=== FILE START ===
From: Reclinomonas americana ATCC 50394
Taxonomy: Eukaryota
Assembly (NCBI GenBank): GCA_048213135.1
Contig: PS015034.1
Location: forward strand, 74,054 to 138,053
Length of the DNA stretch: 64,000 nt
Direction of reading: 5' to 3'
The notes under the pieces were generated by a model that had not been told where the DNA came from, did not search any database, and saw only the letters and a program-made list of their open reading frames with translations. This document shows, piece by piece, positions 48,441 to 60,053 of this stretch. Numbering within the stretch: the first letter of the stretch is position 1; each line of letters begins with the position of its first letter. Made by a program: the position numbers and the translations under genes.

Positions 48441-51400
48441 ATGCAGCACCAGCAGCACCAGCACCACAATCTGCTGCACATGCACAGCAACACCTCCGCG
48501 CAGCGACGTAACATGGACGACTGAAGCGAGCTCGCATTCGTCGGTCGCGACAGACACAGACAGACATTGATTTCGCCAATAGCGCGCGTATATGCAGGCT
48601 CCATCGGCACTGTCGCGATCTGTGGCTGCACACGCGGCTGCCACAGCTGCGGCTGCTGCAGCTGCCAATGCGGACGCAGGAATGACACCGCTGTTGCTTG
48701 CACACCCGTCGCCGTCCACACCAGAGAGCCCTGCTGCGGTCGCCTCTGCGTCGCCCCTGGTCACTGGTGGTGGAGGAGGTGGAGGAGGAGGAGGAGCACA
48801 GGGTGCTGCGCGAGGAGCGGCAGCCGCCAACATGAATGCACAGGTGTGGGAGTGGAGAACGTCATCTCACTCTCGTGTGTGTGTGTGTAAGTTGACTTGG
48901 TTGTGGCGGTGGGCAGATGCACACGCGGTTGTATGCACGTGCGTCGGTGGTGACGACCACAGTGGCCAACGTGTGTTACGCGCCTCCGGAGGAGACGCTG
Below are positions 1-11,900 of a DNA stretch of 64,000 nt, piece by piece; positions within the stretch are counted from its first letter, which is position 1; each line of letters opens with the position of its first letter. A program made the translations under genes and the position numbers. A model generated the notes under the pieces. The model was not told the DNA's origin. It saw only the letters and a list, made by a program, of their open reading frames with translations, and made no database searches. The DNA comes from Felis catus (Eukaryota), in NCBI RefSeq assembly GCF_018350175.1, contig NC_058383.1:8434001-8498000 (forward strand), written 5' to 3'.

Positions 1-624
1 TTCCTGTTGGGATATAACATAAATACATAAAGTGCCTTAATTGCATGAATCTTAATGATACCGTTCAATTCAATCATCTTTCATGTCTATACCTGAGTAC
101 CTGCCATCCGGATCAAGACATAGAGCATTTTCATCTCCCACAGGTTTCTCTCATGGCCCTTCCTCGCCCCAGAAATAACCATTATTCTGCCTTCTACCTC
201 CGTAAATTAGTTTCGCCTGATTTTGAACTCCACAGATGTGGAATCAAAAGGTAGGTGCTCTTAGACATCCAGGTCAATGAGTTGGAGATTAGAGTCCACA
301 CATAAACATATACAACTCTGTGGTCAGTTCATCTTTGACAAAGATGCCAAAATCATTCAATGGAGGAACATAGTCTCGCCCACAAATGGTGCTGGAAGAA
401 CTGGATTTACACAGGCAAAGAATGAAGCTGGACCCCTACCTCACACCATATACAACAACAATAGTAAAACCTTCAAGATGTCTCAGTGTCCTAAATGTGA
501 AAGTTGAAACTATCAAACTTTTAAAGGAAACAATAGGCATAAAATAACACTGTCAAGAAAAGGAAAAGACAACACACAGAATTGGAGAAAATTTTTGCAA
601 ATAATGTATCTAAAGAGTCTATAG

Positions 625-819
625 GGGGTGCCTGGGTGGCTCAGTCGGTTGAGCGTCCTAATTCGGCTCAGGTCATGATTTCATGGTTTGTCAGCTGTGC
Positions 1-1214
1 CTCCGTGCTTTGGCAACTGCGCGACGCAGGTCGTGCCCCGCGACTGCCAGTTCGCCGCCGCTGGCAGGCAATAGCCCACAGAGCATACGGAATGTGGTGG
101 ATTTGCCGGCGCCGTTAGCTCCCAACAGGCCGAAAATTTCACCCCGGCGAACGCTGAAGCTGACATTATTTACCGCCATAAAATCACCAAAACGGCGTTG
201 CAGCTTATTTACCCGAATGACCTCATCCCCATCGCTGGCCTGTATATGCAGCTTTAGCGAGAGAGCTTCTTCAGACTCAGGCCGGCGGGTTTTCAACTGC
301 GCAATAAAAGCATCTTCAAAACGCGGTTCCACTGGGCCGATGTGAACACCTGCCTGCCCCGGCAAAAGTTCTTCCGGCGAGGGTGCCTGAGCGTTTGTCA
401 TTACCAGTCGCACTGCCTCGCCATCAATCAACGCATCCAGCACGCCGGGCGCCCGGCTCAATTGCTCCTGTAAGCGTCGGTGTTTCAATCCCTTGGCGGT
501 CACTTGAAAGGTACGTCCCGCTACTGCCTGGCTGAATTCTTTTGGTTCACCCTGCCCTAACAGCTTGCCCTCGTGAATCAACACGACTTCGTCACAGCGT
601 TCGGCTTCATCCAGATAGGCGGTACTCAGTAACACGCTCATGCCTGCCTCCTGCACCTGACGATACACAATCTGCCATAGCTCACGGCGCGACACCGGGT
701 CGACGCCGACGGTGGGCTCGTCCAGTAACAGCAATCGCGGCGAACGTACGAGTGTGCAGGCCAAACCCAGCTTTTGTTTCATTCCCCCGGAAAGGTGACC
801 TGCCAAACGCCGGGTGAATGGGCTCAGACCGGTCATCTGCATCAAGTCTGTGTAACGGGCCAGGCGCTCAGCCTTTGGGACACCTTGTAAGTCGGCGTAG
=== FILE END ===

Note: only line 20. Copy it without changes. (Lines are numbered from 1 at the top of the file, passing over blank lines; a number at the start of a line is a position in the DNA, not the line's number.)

201 CGTAAATTAGTTTCGCCTGATTTTGAACTCCACAGATGTGGAATCAAAAGGTAGGTGCTCTTAGACATCCAGGTCAATGAGTTGGAGATTAGAGTCCACA